It’s finally here! It’s my “Gay Firefly with Magic” adult science fiction debut, Empire of Light’s official book birthday and part of me still can’t believe that this day is actually here and that there are real, actual copies of this thing I wrote out in the world, and people are sending me pictures of it in the wild, along with live-reading updates, and awesome reviews. This is a thing, you all! And it feels pretty fucking fantastic.
But I also wanted to talk a little bit about some of the things that happened on the way to getting this book into everyone’s hands, because so often we celebrate the successes without mentioning all the other shit that happened along the way of publication. So, here are some of the ingredients that helped make this book:
Writing out of spite:
I started writing this book when I honestly didn’t see a lot of queer books written by queer folk with queer protagonists (and antagonists, and supporting characters…basically queer EVERYONE) out there. I started writing Empire of Light at a time when I got The Look whenever I mentioned I wrote a book with queer main characters, felt distinctly unsafe as a queer person at conventions, and can’t count the times that I was flatly told I shouldn’t write what I write or that it would never sell. I’m really, really glad this has changed and that as I kept going, I not only found SO MANY more queer books (and fantastic authors to support!) but an amazing community that has my undying love because of how magically badass they all are.
Writing through extended breaks:
Part of the reason it took this many years for this book to finally see the light of day is because I absolutely had to take breaks. I first started writing seriously after I had immigrated to the U.S. and survived one of the most toxic and dangerous times of my life and in many ways finding writing and the community with it, finding a purpose and something that drove me, absolutely saved me—while also bringing snarky, sweary, and twisty af characters to life. My writing journey definitely took a few hard stops, like when I took extended breaks to let a manuscript sit, or when I had to take nearly two years off because I was finishing my teaching degree, studied full-time, worked as a student teacher, and held a full-time job because there was just me and somehow I had to eat and keep a roof over my and my cats’ head. And yes, extended breaks suck. This one certainly did and I honestly thought I had broken myself and my writing with it for a while. But I got back into it, not the least because people kept pushing me, cheering me on, and demanding I keep doing this thing. So, to those of you who never gave up on me, thank you can’t adequately describe the words I have for what you did for me.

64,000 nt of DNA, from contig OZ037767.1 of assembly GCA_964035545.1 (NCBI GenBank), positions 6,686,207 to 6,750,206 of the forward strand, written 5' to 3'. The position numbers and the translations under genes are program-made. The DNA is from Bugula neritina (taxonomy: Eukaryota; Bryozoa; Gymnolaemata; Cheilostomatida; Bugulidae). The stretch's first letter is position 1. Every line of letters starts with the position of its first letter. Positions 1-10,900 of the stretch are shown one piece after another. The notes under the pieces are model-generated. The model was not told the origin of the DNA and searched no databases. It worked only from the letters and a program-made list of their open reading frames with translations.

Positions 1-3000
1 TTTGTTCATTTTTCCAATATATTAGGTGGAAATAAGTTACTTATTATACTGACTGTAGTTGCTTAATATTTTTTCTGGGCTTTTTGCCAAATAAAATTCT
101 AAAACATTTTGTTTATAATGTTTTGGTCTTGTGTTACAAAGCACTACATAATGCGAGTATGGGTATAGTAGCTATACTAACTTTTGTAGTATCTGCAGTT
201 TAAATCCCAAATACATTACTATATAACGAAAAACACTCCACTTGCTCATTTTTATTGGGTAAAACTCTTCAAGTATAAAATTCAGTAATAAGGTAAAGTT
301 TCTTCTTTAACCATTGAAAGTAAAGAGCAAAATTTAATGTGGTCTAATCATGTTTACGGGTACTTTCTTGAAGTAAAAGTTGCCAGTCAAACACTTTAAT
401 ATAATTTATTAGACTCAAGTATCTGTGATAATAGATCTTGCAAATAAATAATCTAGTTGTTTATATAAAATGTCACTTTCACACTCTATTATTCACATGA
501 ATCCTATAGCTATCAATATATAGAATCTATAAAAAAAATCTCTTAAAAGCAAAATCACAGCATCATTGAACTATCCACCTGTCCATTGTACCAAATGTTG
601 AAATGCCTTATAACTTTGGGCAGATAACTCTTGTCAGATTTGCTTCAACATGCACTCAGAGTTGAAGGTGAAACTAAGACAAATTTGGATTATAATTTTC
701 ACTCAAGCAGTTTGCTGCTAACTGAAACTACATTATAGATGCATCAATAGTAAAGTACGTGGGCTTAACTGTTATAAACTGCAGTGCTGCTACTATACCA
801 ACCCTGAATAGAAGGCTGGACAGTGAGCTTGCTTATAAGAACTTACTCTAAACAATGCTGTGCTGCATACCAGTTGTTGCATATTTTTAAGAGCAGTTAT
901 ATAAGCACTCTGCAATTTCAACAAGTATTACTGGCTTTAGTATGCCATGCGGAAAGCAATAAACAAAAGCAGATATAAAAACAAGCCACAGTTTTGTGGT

The Emo-Coaster that is Publishing:
When I first started to write serious and learn about the publishing process, I thought that all I had to do was get an agent, who would sell my book, and I’d be set. Yeah, I was a naive baby writer, but hey, we all start somewhere. The truth is that a) publishing moves at a rather glacial pace (until it does not), b) there isn’t really a one-size-fits-all model (when is there ever?), and c) sometimes you can do everything right and things still go to hell. Empire of Light took me years to write into a readable version, more years to edit and finally scrape together the courage to query, and then, after nearly a year in the query-trenches, when I finally was in that magical place where I had to choose between three agents who wanted to represent me, things still didn’t quite pan out. My agent was lovely and I loved working with her. I got a handful of very complimentary rejections, and yes, if anything is harder than querying, it’s being on submission, but ultimately my agent couldn’t continue working due to health reasons and we parted ways. That was a bit of a rock bottom moment for me that honestly stalled my writing something fierce and I thought this book was pretty much dead, since big publishers had seen it. But then I went out and submitted it to smaller presses who didn’t require an agent and negotiated my own deal with NineStar Press, who have been absolutely lovely to work with.
So, yeah, this book took one hell of a winding road to get to where it is now and looking back, there are certainly things I could have done better. But, you know what? There are so many things I learned while writing, editing, querying, and working with my publisher, that I wouldn’t want to trade in for the world, because every little bit that went into this book is learned experience, is treasured memories, is a hoard of armaments and things I’ll know to do better, or differently, or to continue learning about for the next one. Because there will always be a next one.
But today, it’s the book birthday of my very first. And damn if that isn’t something.
Damian Nettoyer is the Empire’s go-to gun. He kills whoever they want him to kill. In exchange, he and his rag-tag gang of crooks get to live, and Damian’s psychokinetic partner and lover, Aris, isn’t issued a one-way ticket to an Empire-sanctioned lobotomy.
Then Damian’s latest mark, a suave revolutionary named Raeyn, kicks his ass and demands his help. The first item on the new agenda: take out Damian’s old boss—or Raeyn will take out Damian’s crew.
To protect his friends and save his own skin, Damian teams up with Raeyn to make his revolution work. As Aris slips away from Damian and his control over his powers crumbles, the Watch catches on. Damian gets way too close to Raeyn, torn between the need to shoot him one minute and kiss him the next.
With the Empire, Damian had two policies: shoot first and don’t ask questions. But to save the guy he loves, he’ll set the world on fire.